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Military aircraft get bogged down in turf-cutting spy games

Defence Forces aircraft have been deployed to spy on turf cutters illegally working on protected bogs.

But the military mobilisation in the 'bog war' has failed to stop individuals defying the Government's ban on cutting turf.

In recent weeks turf has been cut on as many as 12 of the 53 protected areas, the Sunday Independent understands, although the Department of Arts, Heritage and the Gaeltacht disputes this, saying "enforcement activities" have taken place in just five locations.

Military fixed-wing aircraft have been carrying out reconnaissance on bogs, leading to alarm and anger among landowners.

Cessna FR172H aircraft, which boast excellent slow-flight characteristics, have been seen flying low over bogs -- an alteration of regular military operations, which involve aerial surveillance and monitoring of escorts carrying cash, prisoners or explosives.

The Air Corps squadron is also carrying rangers from the Parks and Wildlife Service, who are inspecting raised bogs and the activities of turf cutters.

Heritage Minister Jimmy Deenihan has also sanctioned the use of private contractors to fly rangers around the country at an undisclosed cost.

The Turf Cutters and Contractors' Association (TCCA) has broken off talks with the department. At the same time the issues of water charges and septic tanks has increased resentment over the Government's 'get-tough' stance in pushing through EU- and troika-enforced regulation.

But farmers caught cutting turf risk heavy fines and the loss of their Single Farm Payment -- the vital EU cash which keeps many smallholders' heads above water.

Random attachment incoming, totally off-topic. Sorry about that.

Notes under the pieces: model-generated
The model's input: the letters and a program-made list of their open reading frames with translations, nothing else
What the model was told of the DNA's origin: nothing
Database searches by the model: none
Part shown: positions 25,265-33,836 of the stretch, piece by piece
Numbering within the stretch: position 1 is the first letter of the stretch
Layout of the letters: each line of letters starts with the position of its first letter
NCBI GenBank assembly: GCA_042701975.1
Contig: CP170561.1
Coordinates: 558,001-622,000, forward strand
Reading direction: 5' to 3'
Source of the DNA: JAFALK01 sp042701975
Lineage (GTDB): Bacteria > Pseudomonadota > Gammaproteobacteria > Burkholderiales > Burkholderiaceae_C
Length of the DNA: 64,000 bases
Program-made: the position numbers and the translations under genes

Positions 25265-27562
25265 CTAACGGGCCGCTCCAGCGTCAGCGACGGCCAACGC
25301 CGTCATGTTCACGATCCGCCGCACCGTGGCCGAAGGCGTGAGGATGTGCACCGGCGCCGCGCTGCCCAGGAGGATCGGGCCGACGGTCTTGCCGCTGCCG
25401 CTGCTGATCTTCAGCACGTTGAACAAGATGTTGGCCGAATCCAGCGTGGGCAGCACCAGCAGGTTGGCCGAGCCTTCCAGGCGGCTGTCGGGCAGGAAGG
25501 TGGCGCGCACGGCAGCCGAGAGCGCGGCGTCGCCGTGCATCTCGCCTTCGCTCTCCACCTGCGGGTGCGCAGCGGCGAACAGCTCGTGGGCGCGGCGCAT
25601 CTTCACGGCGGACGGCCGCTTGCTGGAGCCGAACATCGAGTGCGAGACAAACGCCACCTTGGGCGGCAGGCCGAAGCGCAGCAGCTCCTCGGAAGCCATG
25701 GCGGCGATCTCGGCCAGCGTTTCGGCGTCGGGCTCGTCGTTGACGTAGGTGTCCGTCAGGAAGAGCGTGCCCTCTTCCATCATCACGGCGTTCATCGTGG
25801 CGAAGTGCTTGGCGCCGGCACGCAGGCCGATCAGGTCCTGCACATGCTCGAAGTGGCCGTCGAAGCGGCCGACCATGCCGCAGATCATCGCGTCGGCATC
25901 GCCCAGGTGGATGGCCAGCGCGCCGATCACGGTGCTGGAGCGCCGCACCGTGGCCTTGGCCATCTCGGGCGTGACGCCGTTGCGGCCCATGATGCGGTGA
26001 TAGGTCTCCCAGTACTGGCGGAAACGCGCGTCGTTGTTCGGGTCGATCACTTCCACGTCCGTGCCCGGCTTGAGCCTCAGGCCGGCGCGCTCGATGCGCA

Anger over the turf is a possible game-changer which may provoke a protest 'No' vote in the fiscal treaty referendum.

The Irish Defence Forces confirmed that 45 separate 'missions' over bogs have been flown by them since the beginning of the year.

A spokesman told the Sunday Independent: "The Defence Forces have an agreement with the National Parks and Wildlife Service (NPWS) and carry out flights over requested areas with a member of the NPWS on board the aircraft. The role of the NPWS staff member on board is a matter for the NPWS.

"The Air Corps has completed 45 missions for the NPWS in 2012."

Some relocation bogs will be ready this year, but where they are not available turf-cutters can choose between financial compensation of ¿1,500 or 15 tonnes of turf as well as a one-off payment of ¿500 for this year.

Those who give up cutting turf completely can apply for compensation for the next 15 years -- a tax-free, index-linked package worth ¿23,000. More than 1,500 applications for compensation have been received.

Minister Deenihan said: "Coming from rural Ireland, I understand the depth of feeling on the issue. The bog on which my own family cut turf for more than 100 years is one of the bogs which is now being preserved.

"However, if we lose these raised bogs -- which are already vastly diminished -- they will be gone forever and we will face very significant fines. The taxpayer simply cannot afford this."